Mostly administrative stuff and getting used to SAF lingo. But before settling down, we had to go through the rite of passage of taking the SAF pledge in front of our loved ones which sealed our fate as part of the volunteer corps. Instead of “see you in 2 weeks”, we said “see you tonight” to our families.

Going through every single SAF issued item in our duffel bag, field pack and getting to know our uniform was overwhelming because there are so many foreign looking objects I have never seen before. Highlight of the day was lugging our heavy barang onto our bunks at the 4th floor, whereas the males occupied the 2nd and 3rd floors. Nabeh.

Another thing was to familiarise ourselves with the drill commands, standing in a squad and learning how to march in step in preparation for our graduation parade. As compared to the drills I did in military band during secondary school, it was much simpler due to time constraints. 

Also arranged our bunks according to the standard manner. Our section commander (1WO) is really approachable and everyone started talking to her in a very chummy civilian way. 

Started the day at 9.30am, ended at 11.30pm. It felt like a really long day, but it’s only the beginning.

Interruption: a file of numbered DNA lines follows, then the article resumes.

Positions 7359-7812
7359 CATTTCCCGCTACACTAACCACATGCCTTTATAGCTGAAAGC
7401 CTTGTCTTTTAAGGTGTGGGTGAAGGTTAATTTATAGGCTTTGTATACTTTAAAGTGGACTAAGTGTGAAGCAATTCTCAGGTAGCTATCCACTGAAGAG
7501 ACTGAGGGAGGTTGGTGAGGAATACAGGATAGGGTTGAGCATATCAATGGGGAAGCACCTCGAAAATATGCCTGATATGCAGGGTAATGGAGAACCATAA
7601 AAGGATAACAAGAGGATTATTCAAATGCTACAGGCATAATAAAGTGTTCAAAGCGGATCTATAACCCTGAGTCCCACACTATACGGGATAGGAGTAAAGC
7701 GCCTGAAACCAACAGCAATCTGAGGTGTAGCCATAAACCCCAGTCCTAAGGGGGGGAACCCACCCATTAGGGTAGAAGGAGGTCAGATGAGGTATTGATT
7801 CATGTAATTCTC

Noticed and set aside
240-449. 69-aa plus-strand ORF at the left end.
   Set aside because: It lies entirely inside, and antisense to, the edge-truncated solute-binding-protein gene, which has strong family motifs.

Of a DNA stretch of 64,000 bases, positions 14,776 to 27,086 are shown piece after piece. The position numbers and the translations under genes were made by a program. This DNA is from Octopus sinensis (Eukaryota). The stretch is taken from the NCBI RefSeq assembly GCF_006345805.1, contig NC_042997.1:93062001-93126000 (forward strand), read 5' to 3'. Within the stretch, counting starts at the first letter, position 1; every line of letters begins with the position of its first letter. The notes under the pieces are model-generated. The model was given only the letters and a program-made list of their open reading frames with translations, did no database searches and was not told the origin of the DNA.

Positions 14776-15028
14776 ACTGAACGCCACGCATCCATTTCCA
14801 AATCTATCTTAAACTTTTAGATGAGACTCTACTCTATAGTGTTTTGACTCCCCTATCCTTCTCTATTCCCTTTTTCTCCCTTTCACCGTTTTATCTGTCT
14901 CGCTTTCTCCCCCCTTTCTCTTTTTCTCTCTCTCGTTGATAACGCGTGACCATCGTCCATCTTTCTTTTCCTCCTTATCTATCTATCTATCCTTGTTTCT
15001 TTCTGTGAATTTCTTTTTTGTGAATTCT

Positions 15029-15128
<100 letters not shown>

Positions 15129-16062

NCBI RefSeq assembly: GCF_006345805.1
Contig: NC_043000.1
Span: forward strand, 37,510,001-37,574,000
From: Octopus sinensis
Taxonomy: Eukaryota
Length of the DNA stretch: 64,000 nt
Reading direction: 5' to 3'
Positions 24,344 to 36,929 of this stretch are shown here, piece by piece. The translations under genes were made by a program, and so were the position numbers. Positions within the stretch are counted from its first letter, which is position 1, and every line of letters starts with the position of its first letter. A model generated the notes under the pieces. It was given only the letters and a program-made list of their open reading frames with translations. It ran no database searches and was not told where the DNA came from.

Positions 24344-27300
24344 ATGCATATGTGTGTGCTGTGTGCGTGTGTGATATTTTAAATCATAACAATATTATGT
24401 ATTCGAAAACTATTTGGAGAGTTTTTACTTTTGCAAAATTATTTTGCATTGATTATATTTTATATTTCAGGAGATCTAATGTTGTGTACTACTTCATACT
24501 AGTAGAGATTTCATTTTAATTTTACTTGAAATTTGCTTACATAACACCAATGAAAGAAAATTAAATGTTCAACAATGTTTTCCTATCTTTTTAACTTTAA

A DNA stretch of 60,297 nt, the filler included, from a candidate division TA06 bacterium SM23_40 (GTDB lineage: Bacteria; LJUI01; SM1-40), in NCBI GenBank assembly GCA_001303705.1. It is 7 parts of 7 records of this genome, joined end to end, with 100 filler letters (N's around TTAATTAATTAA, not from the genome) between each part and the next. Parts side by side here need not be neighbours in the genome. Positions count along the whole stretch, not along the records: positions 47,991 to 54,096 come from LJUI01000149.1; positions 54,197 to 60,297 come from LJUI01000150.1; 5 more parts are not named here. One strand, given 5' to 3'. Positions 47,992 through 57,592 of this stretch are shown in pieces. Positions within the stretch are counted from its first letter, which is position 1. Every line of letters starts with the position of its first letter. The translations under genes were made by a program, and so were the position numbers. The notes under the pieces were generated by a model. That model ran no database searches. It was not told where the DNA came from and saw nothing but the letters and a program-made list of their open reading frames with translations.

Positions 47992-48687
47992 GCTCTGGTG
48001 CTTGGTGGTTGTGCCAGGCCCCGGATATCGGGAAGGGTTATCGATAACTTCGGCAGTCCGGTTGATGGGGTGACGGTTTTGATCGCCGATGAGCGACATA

Week 2 

First activity in the morning was IPPT. We aren’t tested for good nor is there any incentive if you got gold, but it was included in the training for us to gauge our fitness level. Also got introduced to the legendary 5BX.

Next was team building, which is in reality more of expectations setting and what you hope to achieve yadda yadda. 

Then we headed off for some national education. First up was visiting Battlebox and then the to Kranji War Memorial (history again wtf). 

And the main event of the day was receiving our husbands – The SAR21. We held ours at Kranji War Memorial with all the dead soldier souls as our witnesses. And I also learnt that the ceremony is usually held at night to prevent the enemy from knowing that the soldiers receiving the weapons are a bunch of newbies. 

Anyway we were presented with our rank and had to snatch the rifle from the commander to show that we have to earn it with our efforts. Also we had to shout “with this rifle I will defend my country ma’am” and recite another pledge. I finally felt how 3.5kg felt like, but 3.5kg was only a number. Our husbands weigh of responsibility….and sometimes a burden. 

Week 3

Started off the day with aerobic and strength training at the parade square, which meant rough floors. Doing push-up was the most jialat for us females because we had to put our knees on the floor. Some of us tried to do the guys style but got told to put our knees down. Sweated buckets but it felt good. 

The rest of the day was spent with our husband, learning how to strip (no this is not a sex scene) and assemble so that we will be proficient in handling the rifle and subsequently progress on. Initially I caught no ball during the theory part. The weather was so humid that i wanted to sleep and we were all tired out by the morning PT. In the end I kalang kabok during the hands on session and the instructor singled 3 of us out for remedial.